Friday, April 27, 2012

Love, See, Teach!

Last night I was forwarded some information about a breaking news story.  A 10 year old boy with autism was being bullied in his classroom by his teachers.  You can read the story or watch the video here:  In response, the boy’s father, Stuart Chaifetz, made  a YouTube video (  expressing his opinions, calling for a public apology, and hoping this incident will start a wide-spread conversation about bullying.  His video already has over 3 million views; his Facebook page ( has over 35,000 “likes.”

Mr. Chaifetz, I am sorry as a public educator and as a person with a disability that your son was treated like this in a classroom.  As I thought about your story today, I am reminded of what I am called to do as a teacher.  Here are my professional and personal priorities, in this order:

1.       I am called to love my students.  Bell Hooks, contributor to the book The Heart of Learning: Spirituality in Education writes, “So think first about how you can love your students.  Do this even before you think about how you’re going to teach them.  Think:  How can I love these [students]…that I see in the classroom?  What practice of compassion can I bring to the moment that is so fine-tuned that I can accomplish in one day that which might ordinarily take weeks, months or years to do?” (p. 125, 1999).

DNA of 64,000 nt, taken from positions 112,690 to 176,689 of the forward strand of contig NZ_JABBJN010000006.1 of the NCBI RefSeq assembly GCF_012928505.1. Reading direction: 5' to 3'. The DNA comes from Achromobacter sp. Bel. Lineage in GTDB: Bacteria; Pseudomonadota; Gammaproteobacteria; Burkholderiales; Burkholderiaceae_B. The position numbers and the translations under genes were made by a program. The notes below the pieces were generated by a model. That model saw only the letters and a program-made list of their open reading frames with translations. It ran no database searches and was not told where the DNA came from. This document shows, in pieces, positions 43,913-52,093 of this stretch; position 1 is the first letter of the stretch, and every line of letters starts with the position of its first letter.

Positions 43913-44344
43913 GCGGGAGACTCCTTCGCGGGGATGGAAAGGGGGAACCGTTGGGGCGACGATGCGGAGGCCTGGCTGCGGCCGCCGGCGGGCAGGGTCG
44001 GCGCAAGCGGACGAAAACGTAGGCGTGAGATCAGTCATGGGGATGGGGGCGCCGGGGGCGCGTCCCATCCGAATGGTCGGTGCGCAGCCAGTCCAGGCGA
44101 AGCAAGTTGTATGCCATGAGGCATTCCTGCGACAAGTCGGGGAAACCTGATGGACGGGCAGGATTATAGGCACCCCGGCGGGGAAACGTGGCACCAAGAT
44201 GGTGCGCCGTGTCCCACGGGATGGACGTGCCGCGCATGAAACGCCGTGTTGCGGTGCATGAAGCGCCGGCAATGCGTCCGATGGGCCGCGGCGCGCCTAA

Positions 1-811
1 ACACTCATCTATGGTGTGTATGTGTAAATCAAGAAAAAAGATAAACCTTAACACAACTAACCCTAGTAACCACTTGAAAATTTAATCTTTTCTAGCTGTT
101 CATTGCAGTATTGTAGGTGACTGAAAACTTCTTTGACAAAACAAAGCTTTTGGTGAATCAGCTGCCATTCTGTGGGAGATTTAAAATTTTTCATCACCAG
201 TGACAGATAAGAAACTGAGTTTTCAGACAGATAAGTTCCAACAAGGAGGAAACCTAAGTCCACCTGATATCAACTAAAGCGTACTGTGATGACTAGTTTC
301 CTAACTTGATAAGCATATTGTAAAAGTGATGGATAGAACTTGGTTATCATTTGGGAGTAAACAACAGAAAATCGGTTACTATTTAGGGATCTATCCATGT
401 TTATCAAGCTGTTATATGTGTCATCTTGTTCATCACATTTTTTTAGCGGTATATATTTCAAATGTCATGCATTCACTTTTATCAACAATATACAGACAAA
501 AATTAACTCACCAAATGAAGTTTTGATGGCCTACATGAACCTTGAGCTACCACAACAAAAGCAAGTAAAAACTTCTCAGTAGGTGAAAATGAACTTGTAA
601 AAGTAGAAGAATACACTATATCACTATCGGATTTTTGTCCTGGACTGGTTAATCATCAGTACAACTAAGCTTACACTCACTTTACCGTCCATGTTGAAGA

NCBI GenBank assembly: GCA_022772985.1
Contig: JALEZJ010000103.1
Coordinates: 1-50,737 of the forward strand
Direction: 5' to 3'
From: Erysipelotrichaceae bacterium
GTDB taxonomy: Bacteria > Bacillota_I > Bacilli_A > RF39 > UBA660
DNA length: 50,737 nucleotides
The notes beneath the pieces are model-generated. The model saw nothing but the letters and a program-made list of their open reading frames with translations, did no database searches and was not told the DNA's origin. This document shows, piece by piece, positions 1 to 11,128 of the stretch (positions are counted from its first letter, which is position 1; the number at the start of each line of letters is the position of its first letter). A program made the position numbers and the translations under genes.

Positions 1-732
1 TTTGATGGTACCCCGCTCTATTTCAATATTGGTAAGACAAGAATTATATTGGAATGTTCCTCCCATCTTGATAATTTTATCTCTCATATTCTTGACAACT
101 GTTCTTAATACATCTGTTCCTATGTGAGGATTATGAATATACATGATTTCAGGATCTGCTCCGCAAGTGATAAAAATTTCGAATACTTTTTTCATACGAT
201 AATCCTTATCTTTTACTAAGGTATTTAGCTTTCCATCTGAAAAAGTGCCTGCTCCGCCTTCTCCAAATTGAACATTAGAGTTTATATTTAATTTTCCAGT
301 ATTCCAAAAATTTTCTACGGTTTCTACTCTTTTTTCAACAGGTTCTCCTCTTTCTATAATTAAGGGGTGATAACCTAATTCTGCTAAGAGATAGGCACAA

2.       I am called to see my students.  Sometimes students feel neglected and excluded from their peers and the social community that exists within the school environment.  As teachers, I believe we are obligated to see our students, perceive their needs, and assure them that they are valuable, precious members of the human race.  Everyone has a voice that deserves to be heard.